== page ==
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Creating Successful Leaders

Last week I talked about the importance of community, tracing it all the way back to our first ancestors. This week I’d like to follow up on the topic and focus in particular on how empathy is the “glue” that binds all successful communities together.

Empathy itself is great, but it is empathetic action that makes all the difference. A team of psychologists and researchers recently came out with a book titled, “The Compassion Instinct.” Among many other interesting insights, they lay out some active steps to making a community truly grow:

1. Plug in! 

“People who give to others give healthier, happier lives to themselves.”

Service is key to any successful community. Join a cause you believe in, volunteer at a food shelter or be a mentor to young people. Don’t just send checks in the mail to a charity. You need to actually get out and get your hands dirty in order to cultivate strong bonds between other people. Community is based on this type of service, and you will feel more alive when you take part in other people’s lives in your neighborhood, your church and your workplace. And, speaking of workplaces…

2. Break the rule of leaving your personal problems out of the workplace.

Many workers assume that they are supposed to check their personal problems at the door when they enter the office.” 

The book mentions how employer-employee relations have steadily declined since the 1980s due to increased globalization and competition between companies, which led to more lay-offs across the board. Thus, it’s common to be suspicious and distrustful of your boss nowadays, and you certainly don’t want to bring your own baggage into the office, lest you want to risk appearing unprofessional.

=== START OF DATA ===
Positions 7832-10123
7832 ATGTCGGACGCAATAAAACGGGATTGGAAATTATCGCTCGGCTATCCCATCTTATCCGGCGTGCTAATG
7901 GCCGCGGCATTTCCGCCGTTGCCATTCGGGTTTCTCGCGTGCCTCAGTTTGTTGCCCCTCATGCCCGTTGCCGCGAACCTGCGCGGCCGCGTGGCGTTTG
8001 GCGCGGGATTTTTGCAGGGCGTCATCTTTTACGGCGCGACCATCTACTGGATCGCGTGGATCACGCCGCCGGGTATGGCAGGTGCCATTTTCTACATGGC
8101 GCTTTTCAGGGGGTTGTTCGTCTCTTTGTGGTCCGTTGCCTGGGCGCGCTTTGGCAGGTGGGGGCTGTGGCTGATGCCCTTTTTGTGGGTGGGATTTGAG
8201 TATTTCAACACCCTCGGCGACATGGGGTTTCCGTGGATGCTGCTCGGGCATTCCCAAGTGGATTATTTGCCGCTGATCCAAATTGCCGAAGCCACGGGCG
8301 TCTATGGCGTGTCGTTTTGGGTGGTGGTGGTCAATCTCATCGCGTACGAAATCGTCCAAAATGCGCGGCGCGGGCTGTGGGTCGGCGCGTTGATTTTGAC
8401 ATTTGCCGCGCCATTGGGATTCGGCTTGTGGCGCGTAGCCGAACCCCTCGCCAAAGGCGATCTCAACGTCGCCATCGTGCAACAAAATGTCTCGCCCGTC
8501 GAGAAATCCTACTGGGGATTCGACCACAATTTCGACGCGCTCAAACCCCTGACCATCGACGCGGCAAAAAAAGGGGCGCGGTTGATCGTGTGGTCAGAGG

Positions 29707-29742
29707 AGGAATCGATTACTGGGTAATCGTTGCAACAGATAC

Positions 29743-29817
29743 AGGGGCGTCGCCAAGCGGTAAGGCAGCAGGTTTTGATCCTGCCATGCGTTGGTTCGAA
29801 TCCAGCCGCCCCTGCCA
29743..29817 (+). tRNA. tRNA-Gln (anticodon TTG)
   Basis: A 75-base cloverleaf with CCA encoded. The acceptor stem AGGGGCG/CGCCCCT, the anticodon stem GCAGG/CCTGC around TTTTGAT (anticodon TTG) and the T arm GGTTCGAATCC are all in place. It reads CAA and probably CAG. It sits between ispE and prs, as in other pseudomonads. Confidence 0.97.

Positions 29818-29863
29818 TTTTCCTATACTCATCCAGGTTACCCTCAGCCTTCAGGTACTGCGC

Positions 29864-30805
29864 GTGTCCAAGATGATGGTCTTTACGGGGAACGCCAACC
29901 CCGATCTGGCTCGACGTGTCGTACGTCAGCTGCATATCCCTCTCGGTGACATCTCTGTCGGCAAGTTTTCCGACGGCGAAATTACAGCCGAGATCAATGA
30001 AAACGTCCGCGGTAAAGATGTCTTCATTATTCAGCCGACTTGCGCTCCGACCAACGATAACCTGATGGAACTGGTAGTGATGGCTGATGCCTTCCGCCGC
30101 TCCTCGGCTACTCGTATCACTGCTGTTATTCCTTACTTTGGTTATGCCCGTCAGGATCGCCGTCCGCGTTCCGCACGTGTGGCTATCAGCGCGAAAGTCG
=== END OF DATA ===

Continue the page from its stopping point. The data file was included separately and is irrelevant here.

However, the research shows that companies do better when their employees feel connected, cared for and appreciated. Therefore, it is not only healthy for you to become close with your co-workers, it also will make a difference in productivity and innovation. The challenge is the risk you take by attempting to create community at work: for it to be successful, you must let your guard down. Which leads to the final point…

3. Trust in others!

“Trust is an intrinsic part of human nature…most simply defined as the expectation that other people’s future actions will safeguard our interests.”

It’s easy to see why trust has declined in the country for some time now. We are skeptical of politics, companies, advertisements, banks, and even our neighbors. And for good reason, I might add. How many Watergate-type scandals, corporate fraud news headlines and stories of mild-mannered folks becoming violent are we expected to endure and still put our faith in others?

Yet the solution to these problems, horrible and scary as they are, is not to shield ourselves even more. Quite the opposite, actually. We need to put faith in our peers enthusiastically, not reluctantly. We won’t think they’ll pull through, we’ll expect them to! Trust is the one ingredient above all others that enables us to thrive in our communities. And it starts at a person-to-person level.

Keltner, Dacher, Marsh, Jason and Jeremy Adam Smith, eds., The Compassion Instinct (New York: W.W. Norton and Company, 2010)



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